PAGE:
My dear brother [Rodelphus Gilmore]
It is my turn to write again, almost doubly so, as Rowland sent me your last to him. It is a bright warm morning like some April day in Maine.
Otis is sitting upon a Military Commission for the trial of a Rebel citizen who was with a party of Rebel soldiers who fired upon some of our troops. It may cost him his life. Otis is the President of the Comn. It consists of several Generals and some 3 or 4 Cols. The Comn sits at the Phillips house and Otis is going round by the 3d Maine.
Weds. Feb 11th
I went with Otis yesterday but instead of staying at the Court I rode with Capt. Weir (brother of my friend John of West Point) down to view the battle-field upon the left where Franklin crossed Capt. W. was A.A.G. to Gen. Baird and was just by him when he was killed. He pointed out the spot to me from a hill which over-looked the plain upon the other side of the river. We rode five or six miles and came back just as the Comn adjourned – 3 P.M. I then rode with Otis to the 3d Me. Saw Dexter almost the first man. He is now a Sergt. John Keene seemed the same as ever. I carried a recommendation which I had written and Otis signed for Corpl. Bigelow who hopes to be an officer in a negro Regiment of which Cyrus Hamlin is to be Col. You have seen that the Grand Divns have been broken up. So Otis returned to the Divn. I had a hard weeks work as A.A.G. for the Corps. You ask about rank. Mine does not increase unless Otis commands a Corps. In that case I will become Maj. (If senior aid as I undoubtedly should be). Capt. W. will become Maj. by virtue of Otis’ promotion and if he has a Corps will be Lieut. Col. The other aids (two)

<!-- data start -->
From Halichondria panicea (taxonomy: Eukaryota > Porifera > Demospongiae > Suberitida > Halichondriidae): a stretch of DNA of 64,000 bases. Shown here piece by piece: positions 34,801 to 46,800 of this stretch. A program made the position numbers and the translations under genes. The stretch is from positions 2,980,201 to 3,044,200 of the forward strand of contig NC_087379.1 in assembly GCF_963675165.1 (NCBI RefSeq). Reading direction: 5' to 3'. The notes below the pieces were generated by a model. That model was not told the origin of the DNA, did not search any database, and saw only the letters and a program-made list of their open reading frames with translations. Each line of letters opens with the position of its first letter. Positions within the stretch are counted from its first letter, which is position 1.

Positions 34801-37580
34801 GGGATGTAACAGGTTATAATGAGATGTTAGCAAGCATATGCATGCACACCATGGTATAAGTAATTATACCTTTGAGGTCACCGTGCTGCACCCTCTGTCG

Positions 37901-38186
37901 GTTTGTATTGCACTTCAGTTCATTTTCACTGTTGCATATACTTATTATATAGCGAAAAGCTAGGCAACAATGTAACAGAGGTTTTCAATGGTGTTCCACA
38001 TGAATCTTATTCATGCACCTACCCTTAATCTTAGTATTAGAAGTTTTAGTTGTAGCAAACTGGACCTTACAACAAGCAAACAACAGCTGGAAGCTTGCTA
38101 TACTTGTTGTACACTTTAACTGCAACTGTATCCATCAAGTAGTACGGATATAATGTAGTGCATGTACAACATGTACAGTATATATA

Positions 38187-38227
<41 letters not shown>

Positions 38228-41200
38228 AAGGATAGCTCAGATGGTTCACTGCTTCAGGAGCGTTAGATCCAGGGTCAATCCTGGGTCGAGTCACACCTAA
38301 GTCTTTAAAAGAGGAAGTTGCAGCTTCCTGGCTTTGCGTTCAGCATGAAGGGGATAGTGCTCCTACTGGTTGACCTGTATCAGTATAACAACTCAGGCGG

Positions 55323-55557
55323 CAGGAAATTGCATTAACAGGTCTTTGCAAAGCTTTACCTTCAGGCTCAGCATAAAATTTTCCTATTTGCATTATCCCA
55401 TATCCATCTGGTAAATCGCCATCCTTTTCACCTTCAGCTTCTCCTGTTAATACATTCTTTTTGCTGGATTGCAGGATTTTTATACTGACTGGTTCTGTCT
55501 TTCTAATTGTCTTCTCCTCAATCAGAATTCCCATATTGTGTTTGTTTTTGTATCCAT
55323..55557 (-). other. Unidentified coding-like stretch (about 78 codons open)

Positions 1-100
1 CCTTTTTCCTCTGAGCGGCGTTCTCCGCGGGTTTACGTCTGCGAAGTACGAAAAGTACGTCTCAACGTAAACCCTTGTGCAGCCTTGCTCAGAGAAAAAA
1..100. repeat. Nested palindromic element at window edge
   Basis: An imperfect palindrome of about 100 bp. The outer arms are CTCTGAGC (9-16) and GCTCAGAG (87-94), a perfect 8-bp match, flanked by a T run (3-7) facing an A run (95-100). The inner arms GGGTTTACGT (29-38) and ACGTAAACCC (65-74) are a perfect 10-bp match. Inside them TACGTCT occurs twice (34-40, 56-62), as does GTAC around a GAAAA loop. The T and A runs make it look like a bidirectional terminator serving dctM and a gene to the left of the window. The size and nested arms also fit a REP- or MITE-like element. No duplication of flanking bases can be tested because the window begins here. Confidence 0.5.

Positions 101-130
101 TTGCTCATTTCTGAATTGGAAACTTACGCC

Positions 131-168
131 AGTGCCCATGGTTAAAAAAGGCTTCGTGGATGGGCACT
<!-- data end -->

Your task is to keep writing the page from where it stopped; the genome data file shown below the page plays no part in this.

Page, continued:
will be Captains. But now there does not seem to be any Corps for Otis to have. The 9th has just embarked to go South.
I approve of your selection of books though Abbot does not write a good style. It would not do for you as a lawyer to fall into his flourish and redundancy. That work of Dr. Smith’s must be almost invaluable. I had not heard of it.
Hope when the proper time comes you will tell Mary frankly that your best judgement after mature deliberation forbids a closer bond and therefore dictates that any which now exists should be sundered. It would never do to marry a girl whose father it was possible for you to denominate “the villainous old Captain”. I see Captain Starbird occasionally. He makes a fair Captain. Hope you will call on Mrs. W. whom I esteem very highly also Mrs. F.
Your Affectionate brother.
P.S. Mrs. Whittlesey writes that there has been some religious interest. Have you known of it? All well. It is too muddy to think of moving now.